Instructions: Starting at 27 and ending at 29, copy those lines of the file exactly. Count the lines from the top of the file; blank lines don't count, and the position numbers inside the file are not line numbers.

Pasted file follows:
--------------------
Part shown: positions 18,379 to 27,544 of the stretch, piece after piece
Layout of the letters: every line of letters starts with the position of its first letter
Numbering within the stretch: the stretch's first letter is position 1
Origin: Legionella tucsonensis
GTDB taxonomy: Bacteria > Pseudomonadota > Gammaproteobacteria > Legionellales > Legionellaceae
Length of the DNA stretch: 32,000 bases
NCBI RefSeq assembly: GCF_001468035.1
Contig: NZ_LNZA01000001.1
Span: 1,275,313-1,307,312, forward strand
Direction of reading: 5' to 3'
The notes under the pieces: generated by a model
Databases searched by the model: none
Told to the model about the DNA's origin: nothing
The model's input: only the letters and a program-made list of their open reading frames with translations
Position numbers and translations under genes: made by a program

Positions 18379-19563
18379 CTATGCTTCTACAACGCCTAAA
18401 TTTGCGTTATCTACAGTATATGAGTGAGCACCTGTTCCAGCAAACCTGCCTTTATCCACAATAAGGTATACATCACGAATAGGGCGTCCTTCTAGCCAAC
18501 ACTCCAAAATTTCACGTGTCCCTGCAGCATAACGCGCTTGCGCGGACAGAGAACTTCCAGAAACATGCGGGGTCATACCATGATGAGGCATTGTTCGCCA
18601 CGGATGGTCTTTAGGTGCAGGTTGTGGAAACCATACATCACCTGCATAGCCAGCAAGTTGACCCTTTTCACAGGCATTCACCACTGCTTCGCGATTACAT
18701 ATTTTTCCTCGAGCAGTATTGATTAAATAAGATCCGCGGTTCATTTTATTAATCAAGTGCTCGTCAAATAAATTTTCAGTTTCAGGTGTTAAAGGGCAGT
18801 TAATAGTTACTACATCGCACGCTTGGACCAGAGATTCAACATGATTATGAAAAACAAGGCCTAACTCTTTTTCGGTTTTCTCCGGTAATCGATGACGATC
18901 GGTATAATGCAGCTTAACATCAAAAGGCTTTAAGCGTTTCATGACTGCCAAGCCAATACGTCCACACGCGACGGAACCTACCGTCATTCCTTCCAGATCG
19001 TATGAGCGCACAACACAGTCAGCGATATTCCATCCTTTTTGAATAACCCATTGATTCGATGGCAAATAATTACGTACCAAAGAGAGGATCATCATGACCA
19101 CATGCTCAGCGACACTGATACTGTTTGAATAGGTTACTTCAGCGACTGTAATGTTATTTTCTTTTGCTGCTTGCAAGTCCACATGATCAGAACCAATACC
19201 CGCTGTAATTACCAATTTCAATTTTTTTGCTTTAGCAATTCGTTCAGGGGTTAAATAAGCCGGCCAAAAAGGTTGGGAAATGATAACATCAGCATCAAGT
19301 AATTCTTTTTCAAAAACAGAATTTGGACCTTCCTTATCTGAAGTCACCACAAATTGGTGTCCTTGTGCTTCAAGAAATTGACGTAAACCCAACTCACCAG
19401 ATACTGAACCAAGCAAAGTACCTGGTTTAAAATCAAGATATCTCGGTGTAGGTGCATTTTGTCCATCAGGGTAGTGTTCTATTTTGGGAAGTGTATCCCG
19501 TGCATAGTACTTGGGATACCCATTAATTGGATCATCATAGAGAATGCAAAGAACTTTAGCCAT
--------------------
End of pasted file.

19301 AATTCTTTTTCAAAAACAGAATTTGGACCTTCCTTATCTGAAGTCACCACAAATTGGTGTCCTTGTGCTTCAAGAAATTGACGTAAACCCAACTCACCAG
19401 ATACTGAACCAAGCAAAGTACCTGGTTTAAAATCAAGATATCTCGGTGTAGGTGCATTTTGTCCATCAGGGTAGTGTTCTATTTTGGGAAGTGTATCCCG
19501 TGCATAGTACTTGGGATACCCATTAATTGGATCATCATAGAGAATGCAAAGAACTTTAGCCAT